Top 10 trends to help elevate information technology for digital business has been saved
Top 10 trends to help elevate information technology for digital business
The unique convergence of five emerging technology forces – analytics, mobility, social, cloud and cyber security – provide the opportunity for businesses to accelerate performance in 2012, according to Deloitte's Tech Trends report, Elevate IT for Digital Business.
“It’s an uncommon time to have so many emerging forces – all rapidly evolving, technology-centric and each already impacting business so strongly,” said Harry Goddard, Partner, Consulting, Deloitte.
“The convergence of these forces offers a new set of tools, opening the door to a new set of rules for operations, performance and competition.
“In our recent survey of Irish CIOs, we observed that CIOs are still struggling to do more for less with the result that IT/business alignment was suffering. Meanwhile, CIOs were not fully leveraging the disruptive technologies that can ‘change the game’. The intersection of mobile, social, analytics and cloud represents a significant opportunity for new business technology value and innovation and we believe the big prizes will be won by organisations that successfully combine these complementary technologies.”
The Deloitte report identifies the top 10 technology trends that will have the most potential to impact businesses over the next 18-24 months, grouping the trends into two categories: Disruptors and Enablers.
Disruptors – social business, gamification, enterprise mobility unleashed, user empowerment and hyper-hybrid Cloud – are technologies that can create sustainable positive disruption in IT capabilities, business operations and sometimes even business models.
Enablers – big data goes to work, geospatial visualisation, digital identities, measured innovation and outside-in architecture.
“Forward-thinking organisations should consider developing an explicit strategy in each of the areas outlined in this report – even if that strategy is to wait-and-see,” said Goddard. “Organisations must innovate to stay ahead, and CIOs are in the driving seat to redefine the role that IT plays within an organisation. This report is essential reading for Irish CIOs.”
Examples of trends identified in the report, and the impact for Irish CIOs, include:
Social business and gamification
Digital organisations understand that the generation of the digital native has arrived. A new generation of workers and customers, raised, under the influence of video games and consumer technology has dramatically changed our expectation of IT. Nowhere in Europe is this more pronounced than Ireland, home to some of the world’s leading social businesses including Google, Facebook and LinkedIn. Our digital generation expect accessibility to services, work or social relationships to be always on, ubiquitous and without borders. A challenge for Irish CIOs is how they respond to this market in a landscape where opportunity and competition is both local and global.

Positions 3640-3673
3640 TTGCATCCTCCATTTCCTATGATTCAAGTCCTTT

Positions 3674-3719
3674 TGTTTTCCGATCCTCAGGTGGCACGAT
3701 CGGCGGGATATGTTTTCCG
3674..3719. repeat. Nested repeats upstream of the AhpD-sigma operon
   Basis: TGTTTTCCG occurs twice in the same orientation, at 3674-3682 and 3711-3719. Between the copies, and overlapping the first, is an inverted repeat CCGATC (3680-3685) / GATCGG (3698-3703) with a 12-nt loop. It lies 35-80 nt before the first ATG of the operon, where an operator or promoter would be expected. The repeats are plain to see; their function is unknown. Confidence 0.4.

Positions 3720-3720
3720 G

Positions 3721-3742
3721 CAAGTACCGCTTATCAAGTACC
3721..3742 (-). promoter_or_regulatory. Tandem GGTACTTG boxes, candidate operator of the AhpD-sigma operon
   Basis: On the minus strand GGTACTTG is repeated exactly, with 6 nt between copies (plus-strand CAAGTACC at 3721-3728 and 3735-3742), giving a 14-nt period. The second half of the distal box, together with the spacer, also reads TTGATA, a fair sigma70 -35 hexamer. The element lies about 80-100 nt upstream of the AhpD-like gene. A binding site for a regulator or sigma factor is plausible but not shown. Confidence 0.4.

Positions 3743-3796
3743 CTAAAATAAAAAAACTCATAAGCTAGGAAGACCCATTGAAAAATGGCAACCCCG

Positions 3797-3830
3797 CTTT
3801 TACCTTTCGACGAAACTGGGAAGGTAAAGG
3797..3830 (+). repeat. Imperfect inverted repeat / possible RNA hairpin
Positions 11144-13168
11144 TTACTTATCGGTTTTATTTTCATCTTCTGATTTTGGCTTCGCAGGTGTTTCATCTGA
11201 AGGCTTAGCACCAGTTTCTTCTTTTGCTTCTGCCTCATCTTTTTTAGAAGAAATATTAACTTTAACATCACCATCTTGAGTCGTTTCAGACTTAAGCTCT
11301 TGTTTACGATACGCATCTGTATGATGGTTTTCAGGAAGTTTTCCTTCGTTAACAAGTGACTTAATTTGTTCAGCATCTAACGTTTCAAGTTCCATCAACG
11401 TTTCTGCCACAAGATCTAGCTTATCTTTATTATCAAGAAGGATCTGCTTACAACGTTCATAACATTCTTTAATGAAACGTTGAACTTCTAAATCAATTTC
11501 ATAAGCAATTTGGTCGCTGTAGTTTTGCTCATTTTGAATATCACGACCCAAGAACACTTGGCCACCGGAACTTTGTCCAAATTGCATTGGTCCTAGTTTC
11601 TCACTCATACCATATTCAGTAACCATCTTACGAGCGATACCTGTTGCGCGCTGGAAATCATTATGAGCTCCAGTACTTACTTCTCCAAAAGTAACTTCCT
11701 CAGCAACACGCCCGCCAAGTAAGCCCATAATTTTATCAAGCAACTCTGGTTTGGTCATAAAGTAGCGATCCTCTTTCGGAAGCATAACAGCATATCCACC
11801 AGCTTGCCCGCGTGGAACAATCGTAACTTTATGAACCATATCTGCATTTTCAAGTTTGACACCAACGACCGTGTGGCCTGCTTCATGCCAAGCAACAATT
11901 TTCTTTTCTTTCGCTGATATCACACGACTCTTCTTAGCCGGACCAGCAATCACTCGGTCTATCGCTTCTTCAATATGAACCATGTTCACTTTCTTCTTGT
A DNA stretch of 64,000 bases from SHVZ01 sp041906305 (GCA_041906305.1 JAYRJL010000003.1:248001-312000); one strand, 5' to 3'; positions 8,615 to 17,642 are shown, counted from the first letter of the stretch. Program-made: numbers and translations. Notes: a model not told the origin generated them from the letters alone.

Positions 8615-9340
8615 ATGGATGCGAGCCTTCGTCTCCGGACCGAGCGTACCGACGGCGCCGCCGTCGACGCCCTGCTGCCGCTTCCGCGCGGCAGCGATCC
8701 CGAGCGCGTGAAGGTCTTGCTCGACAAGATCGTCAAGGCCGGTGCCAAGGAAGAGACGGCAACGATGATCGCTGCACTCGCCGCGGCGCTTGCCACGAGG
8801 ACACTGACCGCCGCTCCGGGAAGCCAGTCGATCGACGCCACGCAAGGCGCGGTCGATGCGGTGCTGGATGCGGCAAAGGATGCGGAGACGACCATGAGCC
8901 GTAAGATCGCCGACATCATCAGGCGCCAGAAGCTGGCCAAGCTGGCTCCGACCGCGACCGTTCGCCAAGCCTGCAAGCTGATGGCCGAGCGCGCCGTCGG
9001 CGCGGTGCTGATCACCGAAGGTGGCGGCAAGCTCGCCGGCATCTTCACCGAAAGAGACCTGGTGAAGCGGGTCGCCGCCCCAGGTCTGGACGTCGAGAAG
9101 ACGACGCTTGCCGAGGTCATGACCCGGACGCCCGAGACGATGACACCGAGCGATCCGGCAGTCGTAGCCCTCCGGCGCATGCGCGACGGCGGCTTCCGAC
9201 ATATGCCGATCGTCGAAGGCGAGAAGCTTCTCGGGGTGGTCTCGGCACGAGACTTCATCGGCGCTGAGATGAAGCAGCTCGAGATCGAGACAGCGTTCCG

Enterprise mobility unleashed
Consumer location as an inhibitor to business is largely obsolete. In response to this, a range of ‘apps’ has appeared from Irish organisations as they start to capitalise on the disruptive force of mobility. Yet, with only 22% of organisations who participated in the Deloitte Ireland CIO Survey last year having developed consumer applications, there is still room for Irish organisations to benefit from enterprise mobility. The digital market place is not going away, and neither are competitors.
Big data goes to work and geospatial visualisation
A net effect of new technologies and the arrival of the digital native is the explosion of big data. Architectures and technology stacks now exist to analyse this data. However, knowing how to interpret “the noise” remains a significant challenge. The key for business is to know what they are looking for so that they achieve their goal of becoming empowered information users and do not fall into the trap of becoming big data librarians.
Advances in data visualisation tools have eroded many of the traditional cost and skill barriers to adopting analytics. It is now very achievable for Irish business of any scale to combine big data, geo data and enterprise data into visualisation mash-ups on the desktop using tools like Google Maps and IDV.
Deloitte refers to one or more of Deloitte Touche Tohmatsu Limited, a private company limited by guarantee, and its network of member firms, each of which is a legally separate and independent entity. Please see www.deloitte.com/ie/about for a detailed description of the legal structure of Deloitte Touche Tohmatsu Limited and its member firms.
The information contained in this press release is correct at the time of going to press.
Deloitte’s 1,200 people in Dublin, Cork and Limerick provide audit, tax, consulting, and corporate finance services to public and private clients spanning multiple industries. With a globally connected network of member firms in more than 150 countries, Deloitte brings world-class capabilities and high-quality service to clients, delivering the insights they need to address their most complex business challenges.
Deloitte has in the region of 200,000 professionals, all committed to becoming the standard of excellence.